[ August 31, 2012 by Jimmy Hogan ]
Awaking here from a long hibernation I've really just finally got my fill of how everyone seems to be giving President Obama a pass on spending. The latest myth is being advanced by Factcheck.org with a very deceptive graphic that by their own admission doesn't tell the whole story.
Here's the graph in question:
The graph shows a huge spike in spending in f/y 2009 and then spending more or less level after that. What it does not show is that there was a huge offsetting receivable from the TARP fund (Troubled Asset Relief Program) that was mostly repaid over f/y 2010 and f/y 2011.
In the text of the story they acknowledge that accounting for TARP would have affected the gross expenditures but they argue the effect would not have been substantial. They erroneously say "Actual outlays for TARP in fiscal 2009 totaled $154 billion" when the total outlays exceeded $400 Billion; but the $154 Billion figure as a net of outlays offset by repayments in f/y 2009 does seem correct. They also note that the expenditures in f/y 2010 and f/y 2011 are underrepresented by $108B and $39B respectively due to the offsetting TARP repayments.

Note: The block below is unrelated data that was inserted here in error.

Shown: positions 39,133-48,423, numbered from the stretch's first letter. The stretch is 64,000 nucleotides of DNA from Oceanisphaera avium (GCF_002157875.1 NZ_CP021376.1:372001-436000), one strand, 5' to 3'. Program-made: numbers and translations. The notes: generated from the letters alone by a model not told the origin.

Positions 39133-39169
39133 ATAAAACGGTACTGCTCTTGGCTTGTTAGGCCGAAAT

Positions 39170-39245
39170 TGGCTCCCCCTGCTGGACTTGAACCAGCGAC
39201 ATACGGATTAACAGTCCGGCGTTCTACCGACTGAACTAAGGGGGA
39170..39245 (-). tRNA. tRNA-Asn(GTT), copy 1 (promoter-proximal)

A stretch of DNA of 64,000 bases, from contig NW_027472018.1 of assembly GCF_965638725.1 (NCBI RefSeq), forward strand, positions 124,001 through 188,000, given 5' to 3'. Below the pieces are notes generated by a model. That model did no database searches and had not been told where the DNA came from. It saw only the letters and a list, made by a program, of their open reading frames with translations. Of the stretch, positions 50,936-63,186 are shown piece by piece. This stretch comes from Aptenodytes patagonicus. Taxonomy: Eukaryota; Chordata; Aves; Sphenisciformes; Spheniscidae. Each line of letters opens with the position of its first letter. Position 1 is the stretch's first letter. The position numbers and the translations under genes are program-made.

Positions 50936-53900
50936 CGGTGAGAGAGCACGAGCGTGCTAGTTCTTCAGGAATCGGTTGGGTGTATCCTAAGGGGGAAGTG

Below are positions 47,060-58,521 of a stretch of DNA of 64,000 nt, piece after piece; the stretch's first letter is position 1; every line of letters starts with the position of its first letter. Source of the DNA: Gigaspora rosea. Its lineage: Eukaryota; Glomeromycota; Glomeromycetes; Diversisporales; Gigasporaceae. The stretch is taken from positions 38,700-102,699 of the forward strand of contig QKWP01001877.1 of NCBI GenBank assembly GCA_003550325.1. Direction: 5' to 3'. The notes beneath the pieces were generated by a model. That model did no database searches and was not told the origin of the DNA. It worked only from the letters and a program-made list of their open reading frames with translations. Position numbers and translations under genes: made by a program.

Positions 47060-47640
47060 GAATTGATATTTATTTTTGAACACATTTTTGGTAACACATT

Using their numbers I created the following chart that accounts the TARP adjustments and I added in Revenues also because the Payroll tax cut hurt revenues substantially too:
(click for larger image)
Now this still doesn't paint a pretty picture of Bush on spending but TARP stopped a run on the banks and has been almost entirely repaid with interest. What the graph does show is that the one time cost of TARP plus the stimulus spending has been used to establish a new baseline for spending. What should have happened is that the TARP repayments should have offset a large portion of the stimulus and then we should have returned, with recovery, to deficits in the $500B range instead of looking at $1.4Trillion dollar deficits into perpetuity.
As for FactCheck, their idea of President Obama being President Thrifty is ludicrous on face.
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